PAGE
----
Strategic Marketing Management
Dates: September 30 - October 1, 2013
Location: NYU Stern, 44 W. 4th Street, New York, NY 10012
Tuition: $2,800 (accommodation not included)
Program Description: Strategic marketing is the decision-making process of risking and allocating scarce company resources in the search for a competitive advantage in the marketplace. The steps are well known: analyze where your customers, competitors and company are today; determine where you want them to be tomorrow; develop a plan for getting there; and then implement it. It all sounds so simple. But in the heat of the day-to-day battle to get and keep customers, there are constant pressures on managers to deviate from, if not completely forget, those carefully formulated strategies. Customers want you to add “just one little feature” to your product. The sales-force wants you to lower the price to match competition “so we can sell more”. A company in Brazil wants to buy five hundred units next week—while you hadn’t planned on entering South America for two more years. Even the most seasoned marketing manager can fall off the strategic road.
This program focuses on developing and implementing marketing strategies. We will use lectures, case studies, group exercises and classroom discussion to develop the foundations of strategic marketing—new product development, branding and resource allocation (budgeting). This will be an intensive and highly interactive course. A major source of value delivered during the program comes from the broad experiences of the participants so you will be expected to question, argue and discuss everything that is presented. A sense of humor would also be greatly appreciated.
Four principles drive the program content:
- The fundamental basis of success in marketing is focus. Unlike managing financial risk, marketing risk cannot be diversified away. The more a company tries to do (more products, more markets, etc.) the more difficult it becomes to remain competitive in each specific arena.
- Successful marketing is about having a long-term plan and implementing it well. "Good" short-term tactics can't save a bad or non-existent long-term strategy, but they can destroy a good strategic plan. A company must know where they are, where they want to go, develop a plan for getting there, and then implement the plan well.
- Strategic marketing is about resource allocation. Will the market respond better to price discounts, additional distribution channels, product improvements or communication activities? Where and how should a company's limited marketing resources be spent to gain a competitive advantage?
- Everything in marketing is relative. How well a company meets customer needs is relative to what the customer wants. The effectiveness of a company's marketing expenditures is relative to competitor's actions and resources. The choice of segments and product development for a company must be made relative to alternative market opportunities.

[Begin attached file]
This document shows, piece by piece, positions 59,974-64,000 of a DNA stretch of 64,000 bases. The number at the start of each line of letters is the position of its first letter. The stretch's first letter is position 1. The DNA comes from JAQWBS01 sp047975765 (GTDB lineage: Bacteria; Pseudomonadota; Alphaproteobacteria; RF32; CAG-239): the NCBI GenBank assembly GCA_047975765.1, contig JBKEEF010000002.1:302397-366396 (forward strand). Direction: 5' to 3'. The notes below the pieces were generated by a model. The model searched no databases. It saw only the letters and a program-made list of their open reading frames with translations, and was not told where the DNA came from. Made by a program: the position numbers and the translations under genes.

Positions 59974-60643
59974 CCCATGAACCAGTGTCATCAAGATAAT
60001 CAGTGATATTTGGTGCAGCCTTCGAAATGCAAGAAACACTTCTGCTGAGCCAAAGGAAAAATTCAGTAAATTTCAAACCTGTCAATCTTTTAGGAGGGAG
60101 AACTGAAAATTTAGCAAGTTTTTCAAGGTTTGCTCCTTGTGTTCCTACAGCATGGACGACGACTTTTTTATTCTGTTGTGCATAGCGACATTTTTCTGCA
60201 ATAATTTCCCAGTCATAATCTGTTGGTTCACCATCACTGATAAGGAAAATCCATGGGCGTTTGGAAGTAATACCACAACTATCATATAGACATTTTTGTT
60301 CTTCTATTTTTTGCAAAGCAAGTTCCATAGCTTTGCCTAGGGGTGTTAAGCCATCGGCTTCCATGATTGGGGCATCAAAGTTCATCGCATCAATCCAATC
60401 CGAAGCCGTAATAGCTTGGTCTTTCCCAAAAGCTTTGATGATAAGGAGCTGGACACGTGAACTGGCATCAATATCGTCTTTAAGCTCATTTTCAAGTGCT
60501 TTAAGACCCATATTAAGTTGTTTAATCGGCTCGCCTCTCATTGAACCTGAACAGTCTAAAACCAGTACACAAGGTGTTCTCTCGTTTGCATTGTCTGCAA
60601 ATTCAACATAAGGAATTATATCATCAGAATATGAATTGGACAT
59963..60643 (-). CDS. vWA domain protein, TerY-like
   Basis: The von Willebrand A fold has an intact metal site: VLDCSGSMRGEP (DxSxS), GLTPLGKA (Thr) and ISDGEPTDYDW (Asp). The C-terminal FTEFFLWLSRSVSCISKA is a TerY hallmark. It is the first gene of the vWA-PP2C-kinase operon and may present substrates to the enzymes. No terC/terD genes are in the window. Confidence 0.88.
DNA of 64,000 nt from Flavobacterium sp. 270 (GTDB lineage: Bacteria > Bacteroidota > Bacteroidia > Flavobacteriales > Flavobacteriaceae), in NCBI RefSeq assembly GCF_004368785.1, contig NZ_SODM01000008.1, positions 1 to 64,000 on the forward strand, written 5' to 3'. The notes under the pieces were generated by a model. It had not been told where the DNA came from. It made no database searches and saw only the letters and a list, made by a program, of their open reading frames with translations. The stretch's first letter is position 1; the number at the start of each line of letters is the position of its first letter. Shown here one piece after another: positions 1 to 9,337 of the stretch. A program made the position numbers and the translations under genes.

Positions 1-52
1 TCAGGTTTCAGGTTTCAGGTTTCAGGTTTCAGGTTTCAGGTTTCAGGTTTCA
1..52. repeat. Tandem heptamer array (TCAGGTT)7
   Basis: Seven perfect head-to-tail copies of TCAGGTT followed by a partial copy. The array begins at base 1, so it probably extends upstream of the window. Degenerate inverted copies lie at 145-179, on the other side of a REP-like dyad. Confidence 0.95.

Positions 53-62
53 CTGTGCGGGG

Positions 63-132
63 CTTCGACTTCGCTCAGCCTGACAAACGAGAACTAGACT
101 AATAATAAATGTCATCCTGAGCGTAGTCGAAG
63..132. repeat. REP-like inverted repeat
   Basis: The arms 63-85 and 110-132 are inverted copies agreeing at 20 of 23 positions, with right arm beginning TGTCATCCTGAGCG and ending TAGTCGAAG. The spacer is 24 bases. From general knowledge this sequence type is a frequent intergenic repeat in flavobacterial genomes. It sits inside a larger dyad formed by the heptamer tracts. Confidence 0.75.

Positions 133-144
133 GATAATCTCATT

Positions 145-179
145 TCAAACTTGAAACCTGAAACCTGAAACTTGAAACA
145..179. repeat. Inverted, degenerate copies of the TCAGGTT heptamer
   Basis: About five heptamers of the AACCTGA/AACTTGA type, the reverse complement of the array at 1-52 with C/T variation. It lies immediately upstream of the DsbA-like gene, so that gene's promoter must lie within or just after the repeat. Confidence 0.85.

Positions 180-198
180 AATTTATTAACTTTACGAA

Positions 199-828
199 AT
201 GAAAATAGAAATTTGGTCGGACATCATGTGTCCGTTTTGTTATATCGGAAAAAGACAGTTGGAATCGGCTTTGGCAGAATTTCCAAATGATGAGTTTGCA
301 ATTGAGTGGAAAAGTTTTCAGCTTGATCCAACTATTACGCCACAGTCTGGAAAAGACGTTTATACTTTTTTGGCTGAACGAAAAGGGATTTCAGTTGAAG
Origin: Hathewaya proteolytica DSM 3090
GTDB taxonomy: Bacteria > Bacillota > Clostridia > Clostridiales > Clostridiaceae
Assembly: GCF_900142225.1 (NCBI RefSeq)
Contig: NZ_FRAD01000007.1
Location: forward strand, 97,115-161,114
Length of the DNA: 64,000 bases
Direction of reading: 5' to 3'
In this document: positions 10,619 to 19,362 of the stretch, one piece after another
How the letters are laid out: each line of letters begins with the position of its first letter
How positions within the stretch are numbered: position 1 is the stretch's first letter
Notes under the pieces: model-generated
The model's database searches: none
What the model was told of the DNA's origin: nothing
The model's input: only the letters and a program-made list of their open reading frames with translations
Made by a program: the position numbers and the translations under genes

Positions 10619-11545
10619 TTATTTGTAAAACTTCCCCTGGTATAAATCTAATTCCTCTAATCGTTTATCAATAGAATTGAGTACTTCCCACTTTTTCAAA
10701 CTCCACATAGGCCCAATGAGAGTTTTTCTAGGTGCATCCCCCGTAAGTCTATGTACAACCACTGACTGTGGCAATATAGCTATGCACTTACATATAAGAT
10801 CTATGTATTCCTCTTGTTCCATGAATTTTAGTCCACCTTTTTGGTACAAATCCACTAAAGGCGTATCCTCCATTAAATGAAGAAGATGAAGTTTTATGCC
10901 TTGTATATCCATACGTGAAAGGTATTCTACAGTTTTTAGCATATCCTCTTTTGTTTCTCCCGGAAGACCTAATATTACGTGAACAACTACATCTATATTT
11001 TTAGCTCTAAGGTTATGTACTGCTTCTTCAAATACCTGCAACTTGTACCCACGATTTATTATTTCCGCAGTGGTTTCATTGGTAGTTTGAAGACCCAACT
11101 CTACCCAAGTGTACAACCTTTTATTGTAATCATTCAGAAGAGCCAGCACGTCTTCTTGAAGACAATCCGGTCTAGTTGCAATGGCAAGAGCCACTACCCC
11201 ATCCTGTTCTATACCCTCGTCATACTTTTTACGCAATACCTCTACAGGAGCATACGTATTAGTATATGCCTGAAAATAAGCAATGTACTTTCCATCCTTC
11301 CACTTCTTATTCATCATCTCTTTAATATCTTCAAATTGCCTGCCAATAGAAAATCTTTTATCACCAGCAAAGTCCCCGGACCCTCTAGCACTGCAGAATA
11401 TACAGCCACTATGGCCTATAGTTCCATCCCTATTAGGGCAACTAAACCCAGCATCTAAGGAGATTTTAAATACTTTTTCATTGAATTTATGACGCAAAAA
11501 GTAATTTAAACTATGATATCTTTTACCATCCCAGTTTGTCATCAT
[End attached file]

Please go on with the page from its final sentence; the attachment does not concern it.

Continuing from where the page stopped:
Who Should Attend:
- Managers and executives who have responsibility for brand management
- Managers and marketing teams with responsibility for new product development
- Finance and marketing executives with marketing planning and budget responsibility
During this program participants will:
- Build management skills in marketing and competitive strategy decision making
- Learn an analytical framework for creating marketing strategies
- Improve branding efforts with a focus on better understanding how to use digital tools
- Develop insights into new product development
- Increase returns on marketing investments through better allocation of marketing resources
- Jeffrey Carr, Associate Professor of Marketing and Entrepreneurship and Executive Director of the Berkley Center for Entrepreneurial Studies, has been on the faculty of the New York University Stern School of Business for 15 years where he teaches Strategic Marketing, International Marketing and Marketing Management courses in the M.B.A. and Executive M.B.A. programs and a Venture Planning Practicum for Undergraduate students.
- Michelle Greenwald joined New York University Stern School of Business as an Adjunct Associate Professor. Professor Greenwald is a graduate of the University of Pennsylvania and the Kellogg Graduate School of Management at Northwestern. She worked for 19 years at large, multinational companies including Pepsi-Cola, Nestle, Disney, General Foods and J. Walter Thompson. She was a Senior Vice President of New Business Development at Disney, and a Vice President and General Manager of a new product group at Pepsi. In 1988, she was selected by Advertising Age magazine as one of the “Hundred Best and Brightest Women in Advertising and Marketing in the U.S.” Since 2000, she has taught a variety of marketing courses at Columbia University’s Graduate School of Business, NYU Stern, Wharton, IESE in Barcelona Spain and HEC Paris. Professor Greenwald provides marketing consulting to prominent firms and gives seminars for the American Marketing Association, the Association of National Advertisers and the Promotion Marketing Association. She has written teaching cases for McGraw Hill’s Advertising & Promotion textbook, and the Ford Foundation.
- Luke Williams is an internationally recognized authority on Innovation Leadership. He is a Fellow at frog design, one of the world's most influential innovation companies, and Adjunct Professor of Innovation at NYU’s Stern School of Business. He has worked with industry leaders like American Express, GE, Sony, Crocs, Virgin, Disney, and Hewlett-Packard, to create breakthrough product, service and business model solutions. Williams has been invited to speak worldwide, and his views have been featured in BusinessWeek, Fast Company, The Atlantic, and The Wall Street Journal. He is the author of Disrupt: Think the Unthinkable to Spark Transformation in Your Business (FT Press, 2011).